Deerfield — Burial-Places
Extracted from "History of the Connecticut Valley in Massachusetts, Volume II," by Louis H. Everts, 1879.
The "Old Burying-Ground" is doubtless the spot where the first settlers deposited their dead. It is located at the lower end of Hitchcock Lane, and was the west end of the "town-lot" set apart for the use of the ministry. For more than a century this was the only "God's acre" in the town. There rest the fathers and mothers of the settlement. In one awful grave, undistinguished save by a faint tradition, lie the ghastly slain of Feb. 29, 1704. There the murdered Mrs. Williams lies beside her husband, our first minister. Few of the earlier graves are marked by monuments; that to Joseph Barnard, killed by Indians, 1694, bears the oldest date to be found. There rest many other victims of the Indian wars,—John Allen and wife, slain at the Bars, May 11, 1704; their gallant grandson, Samuel Allen, who fell defending his children, 1746; Eleazer Hawks, Adonijah Gillet, Oliver and Simeon Amsden, who fell at the same time; Ebenezer Sheldon, killed in 1746. Many unmarked graves contain the ashes of the Broughtons, Wellses, Beldings, and other victims of inhuman war. Here repose at least nine soldiers who followed Turner through the turmoil and din of the battle which cost him his life and named the scene of the conflict,—William Arms, Eleazer Hawks, Philip Mattoon, Godfrey Nims, Robert Price, William Smead, Benjamin Wait, Jonathan Wells, the young hero of the occasion, and his brother, Thomas Wells.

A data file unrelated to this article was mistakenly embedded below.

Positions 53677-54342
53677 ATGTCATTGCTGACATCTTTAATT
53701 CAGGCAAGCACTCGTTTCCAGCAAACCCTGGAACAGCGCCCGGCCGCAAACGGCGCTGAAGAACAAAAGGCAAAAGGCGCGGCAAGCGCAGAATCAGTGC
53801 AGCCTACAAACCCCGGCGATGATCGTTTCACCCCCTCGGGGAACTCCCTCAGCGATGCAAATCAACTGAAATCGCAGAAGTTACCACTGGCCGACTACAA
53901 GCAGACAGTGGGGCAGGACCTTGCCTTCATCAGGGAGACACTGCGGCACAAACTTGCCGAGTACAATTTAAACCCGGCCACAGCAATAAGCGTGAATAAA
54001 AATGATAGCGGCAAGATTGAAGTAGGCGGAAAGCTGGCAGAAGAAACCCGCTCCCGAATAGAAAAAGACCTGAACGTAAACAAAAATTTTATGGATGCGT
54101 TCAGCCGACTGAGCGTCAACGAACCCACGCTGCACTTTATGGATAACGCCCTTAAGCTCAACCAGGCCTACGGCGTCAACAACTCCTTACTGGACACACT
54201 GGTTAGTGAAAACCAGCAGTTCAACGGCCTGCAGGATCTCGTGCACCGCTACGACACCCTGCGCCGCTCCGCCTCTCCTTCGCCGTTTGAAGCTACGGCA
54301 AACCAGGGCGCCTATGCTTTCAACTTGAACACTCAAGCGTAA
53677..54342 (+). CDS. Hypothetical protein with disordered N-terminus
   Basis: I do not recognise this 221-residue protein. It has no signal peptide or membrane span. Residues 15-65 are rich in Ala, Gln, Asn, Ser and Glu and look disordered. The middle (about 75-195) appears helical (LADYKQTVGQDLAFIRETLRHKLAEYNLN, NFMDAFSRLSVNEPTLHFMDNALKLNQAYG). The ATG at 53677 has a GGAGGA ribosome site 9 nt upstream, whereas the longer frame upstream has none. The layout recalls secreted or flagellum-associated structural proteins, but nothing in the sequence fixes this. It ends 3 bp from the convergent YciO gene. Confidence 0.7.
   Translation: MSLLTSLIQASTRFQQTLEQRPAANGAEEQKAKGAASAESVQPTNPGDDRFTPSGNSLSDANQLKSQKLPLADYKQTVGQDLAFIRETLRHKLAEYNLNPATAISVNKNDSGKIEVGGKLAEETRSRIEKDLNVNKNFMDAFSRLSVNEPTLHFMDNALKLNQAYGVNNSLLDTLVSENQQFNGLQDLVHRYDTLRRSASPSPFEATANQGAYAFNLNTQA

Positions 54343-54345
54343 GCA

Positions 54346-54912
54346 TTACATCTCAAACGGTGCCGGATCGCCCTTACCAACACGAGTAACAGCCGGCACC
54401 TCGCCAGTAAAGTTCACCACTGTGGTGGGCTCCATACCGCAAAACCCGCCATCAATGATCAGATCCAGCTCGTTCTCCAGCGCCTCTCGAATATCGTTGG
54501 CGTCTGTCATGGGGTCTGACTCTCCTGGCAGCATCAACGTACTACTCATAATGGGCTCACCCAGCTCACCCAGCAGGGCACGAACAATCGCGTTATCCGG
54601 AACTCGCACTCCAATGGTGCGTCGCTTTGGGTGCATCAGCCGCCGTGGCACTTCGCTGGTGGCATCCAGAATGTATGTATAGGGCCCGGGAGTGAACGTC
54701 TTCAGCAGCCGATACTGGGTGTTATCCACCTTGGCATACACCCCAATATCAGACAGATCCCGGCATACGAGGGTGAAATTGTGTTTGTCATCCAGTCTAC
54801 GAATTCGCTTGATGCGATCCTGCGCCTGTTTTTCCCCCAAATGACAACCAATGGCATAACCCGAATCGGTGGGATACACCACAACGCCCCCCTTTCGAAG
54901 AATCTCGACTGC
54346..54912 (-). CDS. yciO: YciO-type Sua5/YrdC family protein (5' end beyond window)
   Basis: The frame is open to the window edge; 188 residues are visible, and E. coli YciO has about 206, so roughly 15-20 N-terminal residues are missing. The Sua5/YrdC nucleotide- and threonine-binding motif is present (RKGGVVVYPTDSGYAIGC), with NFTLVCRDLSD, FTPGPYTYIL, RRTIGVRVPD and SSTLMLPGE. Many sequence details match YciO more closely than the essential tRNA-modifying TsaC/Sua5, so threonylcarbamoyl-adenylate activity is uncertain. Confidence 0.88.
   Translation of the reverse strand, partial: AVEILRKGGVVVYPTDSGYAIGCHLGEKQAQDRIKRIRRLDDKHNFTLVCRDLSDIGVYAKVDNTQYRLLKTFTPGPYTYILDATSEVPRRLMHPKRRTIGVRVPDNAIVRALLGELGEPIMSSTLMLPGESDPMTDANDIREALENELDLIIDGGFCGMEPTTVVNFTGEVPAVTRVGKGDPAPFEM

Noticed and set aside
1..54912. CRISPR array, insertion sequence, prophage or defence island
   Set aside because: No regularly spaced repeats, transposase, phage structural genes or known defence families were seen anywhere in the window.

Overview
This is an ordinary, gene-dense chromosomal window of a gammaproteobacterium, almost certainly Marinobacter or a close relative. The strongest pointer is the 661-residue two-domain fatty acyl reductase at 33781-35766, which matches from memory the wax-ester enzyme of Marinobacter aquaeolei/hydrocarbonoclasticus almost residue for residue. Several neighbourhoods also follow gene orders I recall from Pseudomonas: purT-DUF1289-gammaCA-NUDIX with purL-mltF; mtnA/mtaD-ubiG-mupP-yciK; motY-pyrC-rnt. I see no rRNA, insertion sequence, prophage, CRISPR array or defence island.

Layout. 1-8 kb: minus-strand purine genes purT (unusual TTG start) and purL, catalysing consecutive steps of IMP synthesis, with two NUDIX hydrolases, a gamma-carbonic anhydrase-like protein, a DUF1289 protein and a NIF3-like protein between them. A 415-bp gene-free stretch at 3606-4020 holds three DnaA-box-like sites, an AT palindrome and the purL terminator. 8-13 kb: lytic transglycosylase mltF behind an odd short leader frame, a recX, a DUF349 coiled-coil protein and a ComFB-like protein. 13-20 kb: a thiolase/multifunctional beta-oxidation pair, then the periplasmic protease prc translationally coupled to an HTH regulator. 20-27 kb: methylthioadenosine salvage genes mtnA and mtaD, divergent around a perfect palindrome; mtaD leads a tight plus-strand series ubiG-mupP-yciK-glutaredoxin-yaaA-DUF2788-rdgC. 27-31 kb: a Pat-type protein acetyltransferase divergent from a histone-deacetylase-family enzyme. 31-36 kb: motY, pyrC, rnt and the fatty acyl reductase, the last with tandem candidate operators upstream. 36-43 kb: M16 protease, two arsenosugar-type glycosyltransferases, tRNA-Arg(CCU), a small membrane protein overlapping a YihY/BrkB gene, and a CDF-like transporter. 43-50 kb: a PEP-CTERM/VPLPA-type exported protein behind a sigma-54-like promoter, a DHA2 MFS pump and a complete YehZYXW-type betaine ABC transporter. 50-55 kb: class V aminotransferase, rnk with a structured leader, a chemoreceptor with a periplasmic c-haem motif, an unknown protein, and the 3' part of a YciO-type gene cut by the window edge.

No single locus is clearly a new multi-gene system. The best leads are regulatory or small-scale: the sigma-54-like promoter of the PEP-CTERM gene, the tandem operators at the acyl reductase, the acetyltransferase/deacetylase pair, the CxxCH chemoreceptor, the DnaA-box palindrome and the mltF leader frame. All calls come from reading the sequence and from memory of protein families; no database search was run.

The first recorded notice of this ground was made in 1703. It was used by the larger part of the town until 1800, when a new lot was opened on Fort Hill, east of the town street, which has since been the principal receptacle for our dead. The South Wisdom ground was used for burial purposes about a hundred years ago. This does not appear to have been town property. It lies in a pasture, and has long been unused; the gravestones are in a ruinous condition. About the same time the burying-ground in North Wisdom, called the "Robber's Yard," began to be occupied. In 1804 the town voted not to take a deed of this land. In 1803 the old grave-yard at Bloody Brook, containing three-quarters of an acre, was bought by the town of Zebediah Graves. Probably it had been occupied some years before. The new ground of four acres, near the Whately line, was bought of the same man in 1848. In a pasture at Pine Nook, on the old Brigham farm, lies a deserted grave-yard of unknown origin, unused for fifty or sixty years. A new one was opened in that district about 1812. In 1816 the town voted $25 to fence it, on condition the owner give a deed to the town. No deed has been found. In 1811, E. H. Williams sold to the town half an acre north of the Baptist meeting-house for a burying-ground. This is now in use for that part of the town. In 1808 the town voted to buy a burial-place at Great River, near Jona. Cobbs', which had been previously occupied. No deed of this is found. At Mill River a burial-yard was established about ____. In 1826 the town voted to fence this ground, provided Mr. Hawks will give it a deed of the land. In 1859 the lot was enlarged by land bought of Messrs. Timothy and Charles Phelps. There are also several private burial-places,—Stebbins', at Sugar-Loaf; De Wolf and Hawks', in South Wisdom, and two belonging to the Catholics, in North Wisdom, near the Greenfield line; and a part of the new "Greenfield Cemetery" lies within our territory.
These pages are © Laurel O'Donnell, 2005, all rights reserved
and cannot be reproduced in any format without permission
This page was last updated on
03 Aug 2005